While recent interest rate hikes have hurt prospective homebuyers, as well as homeowners looking to refinance, the news hasn’t been all bad. Because of the Fed activity, the benefits of high-yield savings and certificates of deposit (CD) accounts has increased exponentially.
Both account types come with unique benefits and advantages, many of which are especially appealing in today’s economic climate. Many account holders may be looking for any edge they can get and considering that the average savings account interest rate hovers around 0.33%, they aren’t getting the help they need by keeping their money untouched.
Fortunately, a certificate of deposit account can help protect and grow your money, assuming you have a favorable interest rate. In order to get the most value out of these types of accounts it first helps to understand what a good CD interest rate is.
You can easily check today’s CD interest rates to determine if it makes sense for you or simply use the table below to explore some local options.
What is a good CD interest rate?
As with interest rates on savings and high-yield savings accounts, the higher the interest rate the better it generally is. To determine what a “good” rate is simply compare what CDs are currently offering to what you can get with a regular savings account.
Savings accounts are currently hovering around 0.33% while interest rates on CDs are around 3.5% to 4.5% or higher depending on the lender and other factors. This makes now a great time to open a certificate of deposit account. Simply put: If you’re not putting some money into a CD or some other form of high-interest account then you’re leaving money on the table.
Just make sure to shop around before signing on the dotted line. By researching all viable options you’ll improve your chances of securing the highest rate out there. But be sure to look at the fine print. Some banks may charge you fees or penalties that can potentially eat into your interest rate. This could be the difference between a lender that offers a high rate and one that provides a lower rate with no fees.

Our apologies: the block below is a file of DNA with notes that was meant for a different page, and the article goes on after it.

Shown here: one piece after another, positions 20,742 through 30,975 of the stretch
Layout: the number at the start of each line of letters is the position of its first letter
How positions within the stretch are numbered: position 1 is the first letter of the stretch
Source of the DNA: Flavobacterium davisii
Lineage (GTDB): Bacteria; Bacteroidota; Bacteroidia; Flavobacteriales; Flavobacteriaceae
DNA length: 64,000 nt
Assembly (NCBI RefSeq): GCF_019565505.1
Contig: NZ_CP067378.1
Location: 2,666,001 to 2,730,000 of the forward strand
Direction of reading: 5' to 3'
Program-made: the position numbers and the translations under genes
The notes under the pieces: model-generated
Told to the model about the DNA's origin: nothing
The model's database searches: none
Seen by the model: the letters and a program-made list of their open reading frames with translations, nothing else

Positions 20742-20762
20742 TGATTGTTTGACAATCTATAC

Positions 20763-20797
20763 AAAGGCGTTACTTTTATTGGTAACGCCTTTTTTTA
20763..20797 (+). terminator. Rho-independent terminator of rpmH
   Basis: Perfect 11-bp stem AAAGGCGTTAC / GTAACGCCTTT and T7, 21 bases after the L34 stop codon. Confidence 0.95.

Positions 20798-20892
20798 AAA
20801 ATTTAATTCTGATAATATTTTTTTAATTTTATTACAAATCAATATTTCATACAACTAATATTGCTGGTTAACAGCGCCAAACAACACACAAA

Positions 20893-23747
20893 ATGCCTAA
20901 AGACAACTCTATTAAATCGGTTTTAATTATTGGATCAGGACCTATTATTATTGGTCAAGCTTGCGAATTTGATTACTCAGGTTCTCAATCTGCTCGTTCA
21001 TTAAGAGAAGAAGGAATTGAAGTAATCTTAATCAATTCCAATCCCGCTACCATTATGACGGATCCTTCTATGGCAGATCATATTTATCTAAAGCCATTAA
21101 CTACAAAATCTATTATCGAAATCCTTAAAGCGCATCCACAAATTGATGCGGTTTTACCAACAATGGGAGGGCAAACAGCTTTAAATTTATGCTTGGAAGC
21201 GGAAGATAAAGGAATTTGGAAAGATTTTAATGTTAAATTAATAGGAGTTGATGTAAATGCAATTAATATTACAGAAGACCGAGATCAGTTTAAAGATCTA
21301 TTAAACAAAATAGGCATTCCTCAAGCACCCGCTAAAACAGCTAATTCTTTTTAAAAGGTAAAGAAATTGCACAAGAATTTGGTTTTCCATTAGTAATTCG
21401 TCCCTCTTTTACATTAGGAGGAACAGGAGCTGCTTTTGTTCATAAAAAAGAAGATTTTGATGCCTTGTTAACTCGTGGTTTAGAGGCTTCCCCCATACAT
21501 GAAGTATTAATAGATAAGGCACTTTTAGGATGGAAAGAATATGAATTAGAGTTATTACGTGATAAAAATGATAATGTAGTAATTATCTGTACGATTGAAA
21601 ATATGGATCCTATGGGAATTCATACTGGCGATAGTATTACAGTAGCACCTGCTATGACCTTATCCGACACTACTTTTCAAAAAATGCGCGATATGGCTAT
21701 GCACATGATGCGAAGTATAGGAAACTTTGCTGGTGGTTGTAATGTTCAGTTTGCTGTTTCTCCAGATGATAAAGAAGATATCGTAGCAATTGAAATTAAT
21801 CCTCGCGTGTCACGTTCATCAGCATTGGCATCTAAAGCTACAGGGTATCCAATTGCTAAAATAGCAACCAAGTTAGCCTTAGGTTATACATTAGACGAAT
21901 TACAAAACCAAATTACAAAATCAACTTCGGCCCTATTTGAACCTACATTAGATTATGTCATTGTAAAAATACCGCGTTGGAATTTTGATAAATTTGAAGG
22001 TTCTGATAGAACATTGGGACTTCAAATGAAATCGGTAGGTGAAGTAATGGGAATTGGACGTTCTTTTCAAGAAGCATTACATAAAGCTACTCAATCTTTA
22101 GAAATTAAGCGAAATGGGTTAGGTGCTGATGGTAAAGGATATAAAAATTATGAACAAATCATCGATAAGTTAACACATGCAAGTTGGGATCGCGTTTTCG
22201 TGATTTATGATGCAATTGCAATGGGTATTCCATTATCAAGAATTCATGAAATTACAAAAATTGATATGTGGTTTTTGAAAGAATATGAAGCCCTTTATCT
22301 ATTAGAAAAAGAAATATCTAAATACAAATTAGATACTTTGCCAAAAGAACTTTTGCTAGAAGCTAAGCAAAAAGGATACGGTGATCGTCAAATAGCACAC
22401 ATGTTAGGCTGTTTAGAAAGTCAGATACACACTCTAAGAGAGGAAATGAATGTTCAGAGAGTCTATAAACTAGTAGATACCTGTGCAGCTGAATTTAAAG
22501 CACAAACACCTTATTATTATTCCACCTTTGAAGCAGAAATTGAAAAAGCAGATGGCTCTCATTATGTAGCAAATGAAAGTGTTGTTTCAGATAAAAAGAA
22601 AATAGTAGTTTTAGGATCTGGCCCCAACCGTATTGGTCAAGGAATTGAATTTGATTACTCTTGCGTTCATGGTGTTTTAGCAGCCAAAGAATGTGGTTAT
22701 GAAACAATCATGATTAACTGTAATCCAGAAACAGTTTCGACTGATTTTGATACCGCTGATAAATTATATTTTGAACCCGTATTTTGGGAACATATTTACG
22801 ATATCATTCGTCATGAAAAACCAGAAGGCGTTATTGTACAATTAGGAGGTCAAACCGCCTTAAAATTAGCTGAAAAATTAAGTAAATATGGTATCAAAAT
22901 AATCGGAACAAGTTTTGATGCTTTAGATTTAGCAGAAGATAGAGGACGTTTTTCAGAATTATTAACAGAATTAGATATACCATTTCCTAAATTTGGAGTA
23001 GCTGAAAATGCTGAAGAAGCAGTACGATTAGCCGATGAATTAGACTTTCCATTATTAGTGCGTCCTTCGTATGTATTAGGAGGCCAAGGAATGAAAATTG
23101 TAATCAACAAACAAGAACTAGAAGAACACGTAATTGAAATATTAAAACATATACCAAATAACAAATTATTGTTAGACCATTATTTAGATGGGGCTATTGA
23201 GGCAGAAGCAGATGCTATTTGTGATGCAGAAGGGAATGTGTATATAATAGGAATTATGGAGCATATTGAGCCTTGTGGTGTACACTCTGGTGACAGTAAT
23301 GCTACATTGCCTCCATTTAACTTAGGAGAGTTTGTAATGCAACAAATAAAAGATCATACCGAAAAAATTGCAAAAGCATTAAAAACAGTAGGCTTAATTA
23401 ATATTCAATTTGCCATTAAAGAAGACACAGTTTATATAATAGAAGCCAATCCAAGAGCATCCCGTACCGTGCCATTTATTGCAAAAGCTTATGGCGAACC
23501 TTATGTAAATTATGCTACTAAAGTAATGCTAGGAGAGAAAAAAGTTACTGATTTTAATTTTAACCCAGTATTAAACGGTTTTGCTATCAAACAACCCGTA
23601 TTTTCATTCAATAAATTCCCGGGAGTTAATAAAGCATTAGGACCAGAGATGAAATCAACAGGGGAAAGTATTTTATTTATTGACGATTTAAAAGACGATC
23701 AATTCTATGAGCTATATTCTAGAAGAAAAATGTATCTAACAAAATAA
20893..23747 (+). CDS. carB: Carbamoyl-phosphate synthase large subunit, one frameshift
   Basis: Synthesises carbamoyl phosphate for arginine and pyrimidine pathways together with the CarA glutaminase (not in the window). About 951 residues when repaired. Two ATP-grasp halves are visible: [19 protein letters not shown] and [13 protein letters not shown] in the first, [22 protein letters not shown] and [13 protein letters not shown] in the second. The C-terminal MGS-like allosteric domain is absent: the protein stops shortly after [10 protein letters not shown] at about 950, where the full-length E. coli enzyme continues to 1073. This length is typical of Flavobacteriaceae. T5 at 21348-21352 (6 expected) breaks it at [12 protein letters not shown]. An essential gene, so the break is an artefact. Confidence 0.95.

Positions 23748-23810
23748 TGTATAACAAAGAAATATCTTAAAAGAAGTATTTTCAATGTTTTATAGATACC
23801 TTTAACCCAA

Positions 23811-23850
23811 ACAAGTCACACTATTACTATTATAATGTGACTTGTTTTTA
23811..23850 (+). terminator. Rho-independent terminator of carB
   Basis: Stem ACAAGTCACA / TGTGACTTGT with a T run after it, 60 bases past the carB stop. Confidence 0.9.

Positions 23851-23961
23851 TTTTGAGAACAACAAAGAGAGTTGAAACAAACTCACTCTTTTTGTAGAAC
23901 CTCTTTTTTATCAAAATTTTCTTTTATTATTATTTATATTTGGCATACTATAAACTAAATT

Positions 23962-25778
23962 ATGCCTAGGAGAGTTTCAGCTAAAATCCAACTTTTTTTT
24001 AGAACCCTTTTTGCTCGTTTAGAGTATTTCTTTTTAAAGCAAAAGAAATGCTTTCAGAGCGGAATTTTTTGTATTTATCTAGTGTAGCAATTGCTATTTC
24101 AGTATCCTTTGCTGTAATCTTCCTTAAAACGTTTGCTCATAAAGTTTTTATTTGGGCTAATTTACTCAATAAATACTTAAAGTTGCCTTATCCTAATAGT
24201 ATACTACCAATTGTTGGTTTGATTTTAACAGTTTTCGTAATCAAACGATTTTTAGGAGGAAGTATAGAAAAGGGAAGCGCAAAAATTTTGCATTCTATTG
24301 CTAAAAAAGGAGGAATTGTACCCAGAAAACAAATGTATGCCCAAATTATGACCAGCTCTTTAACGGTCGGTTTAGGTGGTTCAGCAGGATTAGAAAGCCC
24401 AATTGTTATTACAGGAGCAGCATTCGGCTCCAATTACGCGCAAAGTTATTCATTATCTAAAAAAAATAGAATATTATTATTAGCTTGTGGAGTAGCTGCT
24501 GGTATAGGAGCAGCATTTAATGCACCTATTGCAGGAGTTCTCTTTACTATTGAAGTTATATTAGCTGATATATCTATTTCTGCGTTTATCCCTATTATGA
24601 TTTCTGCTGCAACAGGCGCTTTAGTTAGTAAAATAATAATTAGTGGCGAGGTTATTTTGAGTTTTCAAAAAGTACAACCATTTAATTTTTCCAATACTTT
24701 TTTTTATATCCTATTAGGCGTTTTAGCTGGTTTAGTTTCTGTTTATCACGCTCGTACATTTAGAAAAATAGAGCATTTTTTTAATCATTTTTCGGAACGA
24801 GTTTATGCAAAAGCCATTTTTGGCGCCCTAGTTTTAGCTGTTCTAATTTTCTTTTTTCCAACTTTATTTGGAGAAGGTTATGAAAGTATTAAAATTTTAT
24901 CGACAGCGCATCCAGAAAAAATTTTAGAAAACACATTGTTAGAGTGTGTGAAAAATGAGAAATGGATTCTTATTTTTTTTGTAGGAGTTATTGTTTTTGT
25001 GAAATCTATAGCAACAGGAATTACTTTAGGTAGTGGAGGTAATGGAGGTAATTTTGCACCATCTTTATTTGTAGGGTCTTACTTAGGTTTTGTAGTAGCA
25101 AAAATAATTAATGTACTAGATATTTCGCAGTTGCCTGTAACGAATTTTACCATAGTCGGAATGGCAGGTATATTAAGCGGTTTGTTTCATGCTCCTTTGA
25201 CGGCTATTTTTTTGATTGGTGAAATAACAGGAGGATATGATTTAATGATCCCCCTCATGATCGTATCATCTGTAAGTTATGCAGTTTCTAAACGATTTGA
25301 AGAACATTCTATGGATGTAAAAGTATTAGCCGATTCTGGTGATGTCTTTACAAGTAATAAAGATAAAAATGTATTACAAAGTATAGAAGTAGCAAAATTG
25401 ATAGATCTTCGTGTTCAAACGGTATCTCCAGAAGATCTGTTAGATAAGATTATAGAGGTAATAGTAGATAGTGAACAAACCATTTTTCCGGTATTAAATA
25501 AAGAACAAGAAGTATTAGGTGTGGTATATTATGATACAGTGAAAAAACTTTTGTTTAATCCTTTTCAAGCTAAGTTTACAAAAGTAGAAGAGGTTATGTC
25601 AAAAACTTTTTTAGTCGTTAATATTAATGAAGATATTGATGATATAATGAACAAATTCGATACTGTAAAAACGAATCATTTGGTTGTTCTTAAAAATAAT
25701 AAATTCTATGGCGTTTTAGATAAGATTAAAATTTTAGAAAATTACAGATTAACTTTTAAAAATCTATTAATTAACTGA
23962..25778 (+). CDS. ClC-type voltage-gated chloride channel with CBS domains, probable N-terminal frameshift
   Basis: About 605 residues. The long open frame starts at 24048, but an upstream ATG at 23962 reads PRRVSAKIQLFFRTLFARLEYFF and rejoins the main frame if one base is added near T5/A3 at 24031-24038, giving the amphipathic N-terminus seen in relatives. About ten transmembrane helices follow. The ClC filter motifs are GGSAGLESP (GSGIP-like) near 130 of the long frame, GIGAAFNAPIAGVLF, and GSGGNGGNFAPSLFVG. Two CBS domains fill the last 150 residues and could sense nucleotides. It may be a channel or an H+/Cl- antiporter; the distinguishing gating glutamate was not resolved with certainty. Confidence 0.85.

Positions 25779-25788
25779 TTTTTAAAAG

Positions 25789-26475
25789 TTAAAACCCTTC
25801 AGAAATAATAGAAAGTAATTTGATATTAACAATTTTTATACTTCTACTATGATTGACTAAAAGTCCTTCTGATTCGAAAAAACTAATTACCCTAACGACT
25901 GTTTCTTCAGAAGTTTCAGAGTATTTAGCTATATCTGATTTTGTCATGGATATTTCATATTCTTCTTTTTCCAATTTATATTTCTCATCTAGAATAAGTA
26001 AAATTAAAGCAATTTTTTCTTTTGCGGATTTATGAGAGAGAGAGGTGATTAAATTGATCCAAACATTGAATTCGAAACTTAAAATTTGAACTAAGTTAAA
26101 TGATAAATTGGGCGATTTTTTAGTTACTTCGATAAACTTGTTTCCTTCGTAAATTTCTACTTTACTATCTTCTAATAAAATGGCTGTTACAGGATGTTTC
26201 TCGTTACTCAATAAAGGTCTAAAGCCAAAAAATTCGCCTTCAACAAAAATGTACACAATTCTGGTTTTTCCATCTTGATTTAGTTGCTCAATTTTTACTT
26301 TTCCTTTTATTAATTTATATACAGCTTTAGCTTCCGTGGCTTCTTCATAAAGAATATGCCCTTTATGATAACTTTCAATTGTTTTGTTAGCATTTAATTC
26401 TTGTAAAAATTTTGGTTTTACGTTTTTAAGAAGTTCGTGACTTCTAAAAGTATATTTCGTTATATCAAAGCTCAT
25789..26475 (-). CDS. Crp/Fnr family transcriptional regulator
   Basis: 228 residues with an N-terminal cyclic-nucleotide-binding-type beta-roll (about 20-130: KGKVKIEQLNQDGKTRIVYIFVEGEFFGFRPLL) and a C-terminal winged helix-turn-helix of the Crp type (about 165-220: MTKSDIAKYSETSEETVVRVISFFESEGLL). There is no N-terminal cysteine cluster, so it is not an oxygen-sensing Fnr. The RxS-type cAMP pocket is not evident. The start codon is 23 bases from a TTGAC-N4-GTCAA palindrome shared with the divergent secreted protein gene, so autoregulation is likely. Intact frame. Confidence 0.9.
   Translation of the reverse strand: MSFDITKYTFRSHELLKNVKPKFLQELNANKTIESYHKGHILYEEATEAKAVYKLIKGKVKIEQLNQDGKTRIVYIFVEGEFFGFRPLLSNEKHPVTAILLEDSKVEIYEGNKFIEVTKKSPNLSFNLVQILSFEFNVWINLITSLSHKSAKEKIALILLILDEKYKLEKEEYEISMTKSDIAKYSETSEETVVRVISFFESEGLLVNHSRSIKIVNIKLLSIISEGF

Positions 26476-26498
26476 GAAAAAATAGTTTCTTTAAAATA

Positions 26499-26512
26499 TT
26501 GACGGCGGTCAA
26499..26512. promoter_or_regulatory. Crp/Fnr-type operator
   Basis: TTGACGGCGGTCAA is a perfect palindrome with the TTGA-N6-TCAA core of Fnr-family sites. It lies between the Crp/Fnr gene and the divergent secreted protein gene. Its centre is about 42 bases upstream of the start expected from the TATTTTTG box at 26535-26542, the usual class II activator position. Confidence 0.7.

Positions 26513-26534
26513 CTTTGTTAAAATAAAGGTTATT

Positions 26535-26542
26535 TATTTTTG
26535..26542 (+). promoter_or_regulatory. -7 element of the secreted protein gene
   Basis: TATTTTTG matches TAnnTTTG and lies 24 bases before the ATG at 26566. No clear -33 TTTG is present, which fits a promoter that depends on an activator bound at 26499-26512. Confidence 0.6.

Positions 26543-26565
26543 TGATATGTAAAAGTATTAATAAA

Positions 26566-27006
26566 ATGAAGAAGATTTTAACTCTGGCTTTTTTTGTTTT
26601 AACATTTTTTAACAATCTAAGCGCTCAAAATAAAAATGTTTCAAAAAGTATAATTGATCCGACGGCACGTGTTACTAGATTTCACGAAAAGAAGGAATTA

Explore your CD options online now to see how much more you could be earning.
CD benefits to know
Higher interest rates aren’t the only benefit certificate of deposit accounts offer. Here are two other major benefits those considering a CD should know:
- Locks in your rate: You may be able to make more interest with a high-yield savings account or some other savings vehicle but that will probably only be temporary. That’s because high-yield savings account interest rates are not locked in and will go up or down based on the market and Fed activity. A CD doesn’t work that way – the interest rate you secure when you open the account will be the same one honored throughout the CD’s full term. So don’t worry about market activity, with a CD your money will earn interest no matter what happens in the market.
- Protects your money: Not only will a CD protect you against an unfavorable rate environment it will also protect your principle by locking your money away for the full term. Account holders won’t be able to access the money unless they’re willing to pay a penalty to get it. So, if you’re having trouble saving money a CD may be worth it for you. The money you deposit will be the same amount of money you withdraw when the term ends (plus however much interest you made).
Explore your CD options now to get started!
The bottom line
Those looking to both protect and grow their money should strongly consider opening a CD. These sorts of accounts are currently offering interest rates exponentially higher than those that accompany traditional savings accounts. But the benefits don’t end there. They’re also reliable as the interest rate you get when you sign up will be the interest rate honored throughout the CD’s full term. And because you won’t be able to access it without penalty you can rest assured knowing that your money is safe (and growing) without interruption.
Thanks for reading CBS NEWS.
Create your free account or log in
for more features.
Source : https://www.cbsnews.com/news/whats-good-cd-interest-rate/